Vaught's Views: Yeast hopes Canada takes him back to NFL

September 23, 2003|LARRY VAUGHT

His team is not winning and his family is not with him, but Craig Yeast says he's still having fun playing in the Canadian Football League.

Yeast, 27, signed with the Hamilton Tiger-Cats in August after playing the second half of the National Indoor Football League season with the Lexington Horsemen. The former Harrodsburg and University of Kentucky standout is hoping his play will earn him a spot back in the National Football League in 2004.

"To be honest, our team does not have a lot of offensive weapons and there are so many different rules in this league that we don't always have our best playmakers on the field together," Yeast said. "I'm doing the best I can to get back into the NFL. I've returned a punt for a touchdown. I've got a touchdown reception, and would have had two if an official had not made a mistake that he later apologized to me for.


"I've only got to play sparingly at receiver. Why? I really don't know, but I've taken advantage of the chances I've had."

Yeast has 21 punt returns for 353 yards, an average of 15.4 per return that is second best in the league, and one touchdown. He has averaged 20.4 yards per return on 25 kickoff returns.

He was a fourth-round draft pick of the Cincinnati Bengals in 1999 after setting school records at Kentucky with 208 catches for 2,899 yards from 1995-98.

Yeast played in 24 games in 1999-2000 for the Bengals and had 24 catches for 301 yards his second season and also developed into a solid return specialist. He was released before the 2001 season, but signed with the New York Jets. He played in 11 games with the Jets as a return specialist and returned one kick for a touchdown. However, he was released by the Jets before the 2002 season.

"The NFL scouts the Canadian League and NFL Europe all the time for players," Yeast said. "I think they are watching me. I have to do my job and make sure I put up some stats that they will notice. If I make the plays I know I can, then I'll leave it up to them to decide if I can help a team.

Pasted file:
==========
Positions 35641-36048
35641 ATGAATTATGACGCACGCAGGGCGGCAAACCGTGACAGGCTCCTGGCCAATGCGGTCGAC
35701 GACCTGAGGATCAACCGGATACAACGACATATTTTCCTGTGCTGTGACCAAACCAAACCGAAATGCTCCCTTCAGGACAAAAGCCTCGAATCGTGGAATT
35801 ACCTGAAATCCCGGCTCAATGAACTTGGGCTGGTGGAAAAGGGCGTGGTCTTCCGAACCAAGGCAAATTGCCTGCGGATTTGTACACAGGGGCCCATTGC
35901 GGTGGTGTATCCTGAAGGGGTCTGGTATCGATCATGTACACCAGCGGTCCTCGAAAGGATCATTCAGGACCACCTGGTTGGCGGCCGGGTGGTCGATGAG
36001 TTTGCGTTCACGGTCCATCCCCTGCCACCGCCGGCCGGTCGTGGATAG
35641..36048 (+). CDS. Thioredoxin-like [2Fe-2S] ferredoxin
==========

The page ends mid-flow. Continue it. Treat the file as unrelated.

"There's no doubt in my mind that I can still play in the NFL. I just need a break to get my foot back in the door."

He came home last weekend

Yeast was home last weekend to see his family because the Tiger-Cats, who are 1-13, had played games on Sept. 12 and Sept. 16.

"I needed a break, so I just came home," Yeast said. "It has been a great experience playing in Canada, but I'm up there with no family and no friends. I wanted to see people I care about."

That weekend trip also gave him a chance to watch his former team, Harrodsburg, play. The Pioneers beat Paris for their fourth straight win under first-year coach Terry Yeast.

"They didn't look bad at all," Craig Yeast said. "Terry has a way of making you want to play for him. That's more important than anything. If players really want to play for a coach, they just perform better. Terry has that knack for bringing out the best in people."

Yeast is now back in Canada preparing for another game and experiencing the Canadian culture. He says he understands why professional athletes don't like playing in Canada where the tax rate is so high.

He says Hamilton reminds him of Pittsburgh because it is a steel town dominated by factories and is located on a lake.

But his focus remains on football, not the rainy weather or occasional "weird" person he sees on the Hamilton streets.

"I just still believe I can play in the NFL," Yeast said. "I'm not just chasing a dream. If I realize I can't do it, then I'll quit. But right now I still have fun playing, I am a productive player, and I want back in the NFL. For me to get back, I have to take advantage of this chance and make someone else believe in me enough to give me a chance. If someone does, then it will be up to me to make sure I don't waste it."

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